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Girl Scouts rescued by boat after lightning strike at campsite

Girl Scouts rescued after lightening struck camp site

A group of Girl Scouts were rescued by boat Friday night after lightning struck their campsite near the Minnesota-Canada border, authorities said. Several agencies — including the St. Louis County Rescue Squad, the United States Border Patrol and the Minnesota Department of Natural Resources — joined forces in the search effort to rescue the girls and their guide, CBS Minnesota reports.

The group of nine, which included the Girl Scouts and their guide, were camping at the Boundary Waters Canoe Area Wilderness near the Canadian boundary waters when lightning struck around 7:15 p.m., the Lake County Sheriff's Office said. 

"The lead guide called in the lightning strike per protocol, informed authorities of their exact location per the planned route and said they believed that lightning 'struck the ground and they might have experienced ground current,'" Nancy McMullen, director of communications for the Girl Scouts, told CBS Duluth affiliate KDLH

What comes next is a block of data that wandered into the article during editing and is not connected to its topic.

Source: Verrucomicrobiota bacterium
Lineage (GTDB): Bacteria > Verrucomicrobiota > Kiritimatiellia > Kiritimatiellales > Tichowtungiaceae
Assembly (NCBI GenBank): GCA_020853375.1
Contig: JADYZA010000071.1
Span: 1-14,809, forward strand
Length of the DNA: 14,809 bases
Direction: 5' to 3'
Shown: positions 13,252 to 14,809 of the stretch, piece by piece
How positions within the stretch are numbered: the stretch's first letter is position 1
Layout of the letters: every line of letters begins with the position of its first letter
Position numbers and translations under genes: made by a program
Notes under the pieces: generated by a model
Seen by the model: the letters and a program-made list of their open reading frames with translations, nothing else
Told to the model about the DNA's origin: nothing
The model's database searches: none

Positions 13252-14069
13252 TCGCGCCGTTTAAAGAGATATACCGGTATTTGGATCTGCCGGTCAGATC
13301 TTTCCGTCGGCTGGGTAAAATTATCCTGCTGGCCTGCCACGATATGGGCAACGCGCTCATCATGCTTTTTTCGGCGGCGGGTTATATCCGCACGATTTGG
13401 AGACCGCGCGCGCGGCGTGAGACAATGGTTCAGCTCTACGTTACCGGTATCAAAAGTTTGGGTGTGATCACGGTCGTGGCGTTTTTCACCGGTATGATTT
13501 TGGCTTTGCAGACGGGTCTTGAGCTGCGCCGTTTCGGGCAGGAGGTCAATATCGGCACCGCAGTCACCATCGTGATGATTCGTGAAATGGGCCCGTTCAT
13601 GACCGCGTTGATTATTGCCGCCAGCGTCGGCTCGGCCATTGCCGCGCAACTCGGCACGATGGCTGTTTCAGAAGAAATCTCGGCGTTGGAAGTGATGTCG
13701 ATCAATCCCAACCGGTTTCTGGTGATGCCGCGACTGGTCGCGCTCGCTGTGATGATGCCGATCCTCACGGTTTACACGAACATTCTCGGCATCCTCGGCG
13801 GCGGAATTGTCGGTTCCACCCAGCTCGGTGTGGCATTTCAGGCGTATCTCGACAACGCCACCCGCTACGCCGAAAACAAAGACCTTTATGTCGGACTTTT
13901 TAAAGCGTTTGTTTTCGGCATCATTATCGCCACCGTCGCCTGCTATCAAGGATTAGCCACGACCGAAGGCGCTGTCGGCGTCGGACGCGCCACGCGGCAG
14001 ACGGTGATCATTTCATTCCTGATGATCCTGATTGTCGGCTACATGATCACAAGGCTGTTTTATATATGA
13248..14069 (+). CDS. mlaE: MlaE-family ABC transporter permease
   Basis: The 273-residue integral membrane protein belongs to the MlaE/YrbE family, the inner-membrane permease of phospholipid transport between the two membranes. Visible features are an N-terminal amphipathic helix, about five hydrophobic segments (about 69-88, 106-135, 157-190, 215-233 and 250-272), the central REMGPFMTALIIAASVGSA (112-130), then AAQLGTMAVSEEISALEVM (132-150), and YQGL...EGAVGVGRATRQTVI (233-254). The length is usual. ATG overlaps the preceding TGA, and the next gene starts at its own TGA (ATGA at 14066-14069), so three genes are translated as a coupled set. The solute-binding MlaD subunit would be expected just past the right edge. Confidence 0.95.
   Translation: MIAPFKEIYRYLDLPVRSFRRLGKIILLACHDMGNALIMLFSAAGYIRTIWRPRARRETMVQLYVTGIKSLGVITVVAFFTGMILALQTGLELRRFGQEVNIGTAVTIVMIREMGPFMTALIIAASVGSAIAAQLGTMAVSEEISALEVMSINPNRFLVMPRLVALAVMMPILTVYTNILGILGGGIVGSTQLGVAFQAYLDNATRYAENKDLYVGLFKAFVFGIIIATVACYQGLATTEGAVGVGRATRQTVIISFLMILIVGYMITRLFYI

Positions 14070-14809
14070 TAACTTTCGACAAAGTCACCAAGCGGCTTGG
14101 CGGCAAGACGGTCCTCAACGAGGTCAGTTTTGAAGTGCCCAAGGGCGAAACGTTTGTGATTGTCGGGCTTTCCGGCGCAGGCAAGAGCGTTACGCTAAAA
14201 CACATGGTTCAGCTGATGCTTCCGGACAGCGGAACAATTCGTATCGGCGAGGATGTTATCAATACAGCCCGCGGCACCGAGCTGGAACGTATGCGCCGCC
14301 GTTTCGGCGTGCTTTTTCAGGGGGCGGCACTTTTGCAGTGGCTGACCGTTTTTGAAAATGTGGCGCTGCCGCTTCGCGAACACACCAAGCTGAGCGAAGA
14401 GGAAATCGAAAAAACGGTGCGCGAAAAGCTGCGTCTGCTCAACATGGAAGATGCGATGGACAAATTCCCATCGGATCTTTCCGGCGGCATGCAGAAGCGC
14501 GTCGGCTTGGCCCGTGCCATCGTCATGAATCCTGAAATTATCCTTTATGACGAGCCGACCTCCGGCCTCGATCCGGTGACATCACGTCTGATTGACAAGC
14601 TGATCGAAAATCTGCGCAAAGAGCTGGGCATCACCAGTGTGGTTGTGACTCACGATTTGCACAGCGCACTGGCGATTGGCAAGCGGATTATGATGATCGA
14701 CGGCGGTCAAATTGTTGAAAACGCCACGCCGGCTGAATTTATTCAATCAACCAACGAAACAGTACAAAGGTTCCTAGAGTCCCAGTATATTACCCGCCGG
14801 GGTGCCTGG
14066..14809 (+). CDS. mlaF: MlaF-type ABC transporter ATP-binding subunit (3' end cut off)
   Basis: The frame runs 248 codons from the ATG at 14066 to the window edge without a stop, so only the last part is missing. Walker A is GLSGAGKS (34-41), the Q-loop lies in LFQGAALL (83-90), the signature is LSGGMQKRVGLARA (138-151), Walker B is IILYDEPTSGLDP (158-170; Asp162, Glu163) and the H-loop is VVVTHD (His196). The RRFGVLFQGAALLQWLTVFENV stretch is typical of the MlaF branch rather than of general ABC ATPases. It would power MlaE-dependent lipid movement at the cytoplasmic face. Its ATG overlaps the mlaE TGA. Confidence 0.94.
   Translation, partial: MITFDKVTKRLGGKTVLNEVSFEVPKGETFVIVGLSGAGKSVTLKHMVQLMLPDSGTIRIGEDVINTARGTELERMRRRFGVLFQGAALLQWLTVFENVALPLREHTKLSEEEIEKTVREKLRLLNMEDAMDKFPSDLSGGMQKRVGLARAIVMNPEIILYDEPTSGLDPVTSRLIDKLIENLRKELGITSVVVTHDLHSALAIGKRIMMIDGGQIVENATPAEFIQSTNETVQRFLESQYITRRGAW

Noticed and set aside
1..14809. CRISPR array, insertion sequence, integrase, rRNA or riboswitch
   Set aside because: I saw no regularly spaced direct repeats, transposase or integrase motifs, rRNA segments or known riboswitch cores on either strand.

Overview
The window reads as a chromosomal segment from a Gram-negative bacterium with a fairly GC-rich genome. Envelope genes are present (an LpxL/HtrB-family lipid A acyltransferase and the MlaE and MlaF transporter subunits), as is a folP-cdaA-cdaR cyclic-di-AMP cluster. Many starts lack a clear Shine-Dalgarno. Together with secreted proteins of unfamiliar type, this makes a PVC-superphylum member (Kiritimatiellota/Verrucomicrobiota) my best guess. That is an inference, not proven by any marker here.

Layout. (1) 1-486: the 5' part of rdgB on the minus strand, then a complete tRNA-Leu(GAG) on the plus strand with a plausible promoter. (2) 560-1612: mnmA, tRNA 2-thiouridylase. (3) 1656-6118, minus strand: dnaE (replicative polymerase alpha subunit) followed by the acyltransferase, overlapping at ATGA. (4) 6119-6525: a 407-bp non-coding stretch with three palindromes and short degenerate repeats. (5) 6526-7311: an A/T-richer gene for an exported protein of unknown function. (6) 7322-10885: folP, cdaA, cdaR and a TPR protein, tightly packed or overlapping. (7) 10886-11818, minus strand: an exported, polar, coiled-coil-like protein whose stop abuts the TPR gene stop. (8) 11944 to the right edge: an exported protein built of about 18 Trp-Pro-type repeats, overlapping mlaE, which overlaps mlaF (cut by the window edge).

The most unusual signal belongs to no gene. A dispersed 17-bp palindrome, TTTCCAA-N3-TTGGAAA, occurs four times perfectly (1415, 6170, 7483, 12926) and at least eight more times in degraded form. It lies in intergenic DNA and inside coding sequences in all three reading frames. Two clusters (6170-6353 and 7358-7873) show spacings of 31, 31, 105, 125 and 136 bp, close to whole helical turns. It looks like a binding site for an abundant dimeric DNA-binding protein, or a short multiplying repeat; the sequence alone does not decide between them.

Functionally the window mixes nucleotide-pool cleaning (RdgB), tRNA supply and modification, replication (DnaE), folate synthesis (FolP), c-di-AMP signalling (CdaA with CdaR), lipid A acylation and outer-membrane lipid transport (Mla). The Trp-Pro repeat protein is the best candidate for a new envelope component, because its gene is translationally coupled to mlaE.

Crews reached the group and got them to Moose Landing just before 4 a.m. Saturday. Motorboats were used to get crews to the first portage point, then rescuers used canoes the rest of the way to retrieve the members.

The Girl Scouts of Minnesota and Wisconsin posted on Facebook that all the girls were "back at the canoe base and have changed into dry clothes and were sipping on warm beverages." The Girl Scouts said no one was injured, and initial reports that scouts were struck by lightning turned out to be incorrect.

"Their prepared guide swiftly took action following safety protocols which included calling in a lightning strike, informing authorities of their exact location per the planned route, and reporting they believed that lightning struck the ground and they might have experienced ground current. We're happy to share that all nine members of the Girl Scouts are safe! Thanks to everyone who has kept the well-being of these go-getters in their thoughts and prayers," the group said.

Minnesota Gov. Tim Walz called the rescue "Minnesota at its best."

The girls, who are between ages 15 and 18, are from the Chicago area. 

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